The approach of Implementing fitters by means of discrete components generally provides filters that have superior response, noise or linearity characteristics. However, there is a need to adjust such filters after manufacturing in order to tune them to the desired frequency response. For this reason adjustable discrete components such as trimmer capacitors are generally also provided to allow the filters to be tuned to the desired frequency response. This approach has a number of disadvantages. First, during manufacturing the fitting of the discrete components requires additional processing steps. Second, the discrete components demand additional space in the radio device, increasing Its overall size. Third, additional time and additional processing stations are needed to adjust the filters mechanically to the desired response during the manufacturing process,

In several situations there is correspondence between adjustment desired to be made to an oscillator of the transceiver (e.g. oscillator 18) and a filter of the transceiver (e.g. filter 20) This can arise because (i) when a channel is selected for transmission and reception the filter and the oscillator may have to be adjusted correspondingly so that the pass band of the filter and the oscillation frequency of the oscillator are the same or related by simple algebraic expressions and (ii) because when the filter and the oscillator are on the same integrated circuit they are likely to be subject to similar systematic errors due to environmental factors.

It would be desirable to employ a filter that has the generally superior characteristics of a filter formed from discrete components but that can be implemented on chip, an d that could be adjusted efficiently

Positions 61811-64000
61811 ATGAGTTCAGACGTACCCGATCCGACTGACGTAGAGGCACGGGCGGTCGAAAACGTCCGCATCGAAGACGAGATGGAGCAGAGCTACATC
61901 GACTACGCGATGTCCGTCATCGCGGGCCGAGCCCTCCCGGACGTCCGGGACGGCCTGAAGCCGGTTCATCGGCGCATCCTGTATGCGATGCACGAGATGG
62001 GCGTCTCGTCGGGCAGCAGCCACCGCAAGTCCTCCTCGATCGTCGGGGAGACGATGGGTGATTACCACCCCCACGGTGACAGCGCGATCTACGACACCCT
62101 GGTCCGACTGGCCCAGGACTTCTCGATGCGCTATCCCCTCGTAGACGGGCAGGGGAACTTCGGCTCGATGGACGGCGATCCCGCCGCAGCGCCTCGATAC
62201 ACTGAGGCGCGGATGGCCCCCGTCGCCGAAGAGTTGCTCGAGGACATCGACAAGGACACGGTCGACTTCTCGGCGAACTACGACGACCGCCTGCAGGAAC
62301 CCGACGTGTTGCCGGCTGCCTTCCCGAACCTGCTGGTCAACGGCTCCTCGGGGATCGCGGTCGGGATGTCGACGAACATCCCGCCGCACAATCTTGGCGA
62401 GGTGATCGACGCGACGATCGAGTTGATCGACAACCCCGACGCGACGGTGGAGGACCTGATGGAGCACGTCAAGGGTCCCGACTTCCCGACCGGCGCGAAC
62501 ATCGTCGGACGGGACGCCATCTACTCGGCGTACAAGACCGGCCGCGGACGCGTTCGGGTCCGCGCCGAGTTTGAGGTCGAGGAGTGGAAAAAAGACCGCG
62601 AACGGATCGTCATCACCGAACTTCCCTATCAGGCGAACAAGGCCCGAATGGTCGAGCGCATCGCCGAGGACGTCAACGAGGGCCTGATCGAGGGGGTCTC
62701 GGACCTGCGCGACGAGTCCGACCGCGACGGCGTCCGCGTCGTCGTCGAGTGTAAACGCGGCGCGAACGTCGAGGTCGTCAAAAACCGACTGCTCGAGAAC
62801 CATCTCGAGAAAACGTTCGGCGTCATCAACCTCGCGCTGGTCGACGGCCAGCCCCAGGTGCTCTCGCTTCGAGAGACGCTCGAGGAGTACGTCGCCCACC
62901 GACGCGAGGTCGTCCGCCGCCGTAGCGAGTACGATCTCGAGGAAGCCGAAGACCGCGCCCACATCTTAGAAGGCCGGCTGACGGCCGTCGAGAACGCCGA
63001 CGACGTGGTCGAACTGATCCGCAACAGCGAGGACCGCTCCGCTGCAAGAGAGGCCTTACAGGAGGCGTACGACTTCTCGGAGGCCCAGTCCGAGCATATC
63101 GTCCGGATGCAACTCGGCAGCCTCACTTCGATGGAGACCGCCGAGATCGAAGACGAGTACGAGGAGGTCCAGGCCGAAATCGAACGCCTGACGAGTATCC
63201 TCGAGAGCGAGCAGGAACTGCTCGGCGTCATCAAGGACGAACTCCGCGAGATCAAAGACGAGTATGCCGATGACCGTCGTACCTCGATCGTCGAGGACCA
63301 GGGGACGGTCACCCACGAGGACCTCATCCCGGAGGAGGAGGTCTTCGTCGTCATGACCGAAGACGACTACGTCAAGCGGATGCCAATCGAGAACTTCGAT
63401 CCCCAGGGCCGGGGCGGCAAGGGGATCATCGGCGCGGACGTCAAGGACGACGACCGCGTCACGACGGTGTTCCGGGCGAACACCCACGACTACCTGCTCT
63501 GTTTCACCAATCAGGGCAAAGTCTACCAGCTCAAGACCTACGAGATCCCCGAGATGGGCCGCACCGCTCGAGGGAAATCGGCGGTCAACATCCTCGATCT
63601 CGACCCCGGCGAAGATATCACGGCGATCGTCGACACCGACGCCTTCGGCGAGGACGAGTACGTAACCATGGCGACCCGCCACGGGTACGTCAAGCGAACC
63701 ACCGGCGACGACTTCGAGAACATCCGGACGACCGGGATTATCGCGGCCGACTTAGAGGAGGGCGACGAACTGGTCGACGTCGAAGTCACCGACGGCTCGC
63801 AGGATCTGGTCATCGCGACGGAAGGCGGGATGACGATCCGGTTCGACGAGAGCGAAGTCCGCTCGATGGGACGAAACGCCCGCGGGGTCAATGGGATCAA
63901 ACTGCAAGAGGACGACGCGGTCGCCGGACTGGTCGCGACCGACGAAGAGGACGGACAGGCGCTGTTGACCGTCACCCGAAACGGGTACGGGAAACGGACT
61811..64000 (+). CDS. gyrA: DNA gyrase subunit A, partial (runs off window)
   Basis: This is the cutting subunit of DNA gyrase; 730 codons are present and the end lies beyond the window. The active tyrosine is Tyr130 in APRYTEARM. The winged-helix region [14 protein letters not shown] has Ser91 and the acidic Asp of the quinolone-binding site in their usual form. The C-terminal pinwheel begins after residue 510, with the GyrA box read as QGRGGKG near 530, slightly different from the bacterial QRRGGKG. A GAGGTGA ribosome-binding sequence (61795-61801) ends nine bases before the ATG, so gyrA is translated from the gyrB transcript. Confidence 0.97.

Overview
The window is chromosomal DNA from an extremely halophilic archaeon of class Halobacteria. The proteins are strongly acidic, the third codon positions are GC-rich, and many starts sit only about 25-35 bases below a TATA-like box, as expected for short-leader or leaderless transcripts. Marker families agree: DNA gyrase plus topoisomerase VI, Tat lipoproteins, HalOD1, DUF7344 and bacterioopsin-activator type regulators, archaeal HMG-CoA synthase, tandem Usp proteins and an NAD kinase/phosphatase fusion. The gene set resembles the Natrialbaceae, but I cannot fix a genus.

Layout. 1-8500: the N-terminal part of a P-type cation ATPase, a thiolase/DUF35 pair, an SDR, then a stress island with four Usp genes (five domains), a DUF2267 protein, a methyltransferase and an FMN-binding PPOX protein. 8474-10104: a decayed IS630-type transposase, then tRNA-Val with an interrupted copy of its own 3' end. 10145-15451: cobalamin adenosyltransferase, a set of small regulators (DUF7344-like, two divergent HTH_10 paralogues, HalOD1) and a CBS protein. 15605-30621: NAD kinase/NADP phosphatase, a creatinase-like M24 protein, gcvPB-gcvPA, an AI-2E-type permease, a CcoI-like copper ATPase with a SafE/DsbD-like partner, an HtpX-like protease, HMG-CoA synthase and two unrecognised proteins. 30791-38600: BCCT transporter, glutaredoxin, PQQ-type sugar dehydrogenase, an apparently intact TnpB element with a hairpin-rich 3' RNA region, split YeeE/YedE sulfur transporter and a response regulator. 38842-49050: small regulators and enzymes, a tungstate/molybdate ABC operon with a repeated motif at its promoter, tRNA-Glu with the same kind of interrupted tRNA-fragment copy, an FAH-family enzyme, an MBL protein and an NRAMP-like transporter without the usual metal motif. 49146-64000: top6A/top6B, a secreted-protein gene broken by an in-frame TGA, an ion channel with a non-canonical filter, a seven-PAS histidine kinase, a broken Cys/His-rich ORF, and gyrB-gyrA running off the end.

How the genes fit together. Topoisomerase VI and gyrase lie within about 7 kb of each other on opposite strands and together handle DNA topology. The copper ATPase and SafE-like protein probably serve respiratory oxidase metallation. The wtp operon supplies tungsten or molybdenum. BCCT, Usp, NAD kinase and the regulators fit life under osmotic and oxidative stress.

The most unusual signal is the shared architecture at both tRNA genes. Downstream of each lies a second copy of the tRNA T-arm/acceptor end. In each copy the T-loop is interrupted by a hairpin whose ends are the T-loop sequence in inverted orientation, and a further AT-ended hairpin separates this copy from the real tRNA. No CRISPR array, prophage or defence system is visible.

SUMMARY OF THE INVENTION

According to the present invention there is provided a radio transmitter and/or receiver comprising: an oscillator tuning circuit comprising an adjustable capacitor whose capacitance is adjustable by means of a first tuning signal; a filter tuning circuit comprising an adjustable capacitor whose capacitance is adjustable by means of a second tuning signal; an oscillator whose operational frequency is dependent on the reactance of th e oscillator tuning circuit; a filter for filtering signals in the course of transmission and/or reception, and whose response is dependant on the reactance of the filter tuning circuit; and a tuning unit for generating the first and second tuning signals, wherein at least a part of the filter tuning circuit is a replica of at least a part of the oscillator tuning circuit and the tuning circuit is capable of generating one of the first and second tuning signals in dependence on the other of the tuning signals.

The said part of the oscillator tuning circuit suitably comprises a plurality of selectively engageable reactive elements on which the reactance of the filter tuning circuit is dependent. The reactive elements may be capacitors or inductors. The reactive elements are preferably discrete components. The reactive elements are preferably formed on a single integrated circuit.

The said part of the filter tuning circuit suitably comprises a plurality of selectively engageable reactive elements on which the reactance of the filter tuning circuit is dependent. The reactive elements may be capacitors or inductors The reactive elements are preferably discrete components. The reactive elements are preferably formed on a single integrated circuit. The said part of the filter tuning circuit preferably comprises a plurality of reactive elements each corresponding to a reactive element of the oscillator tuning circuit.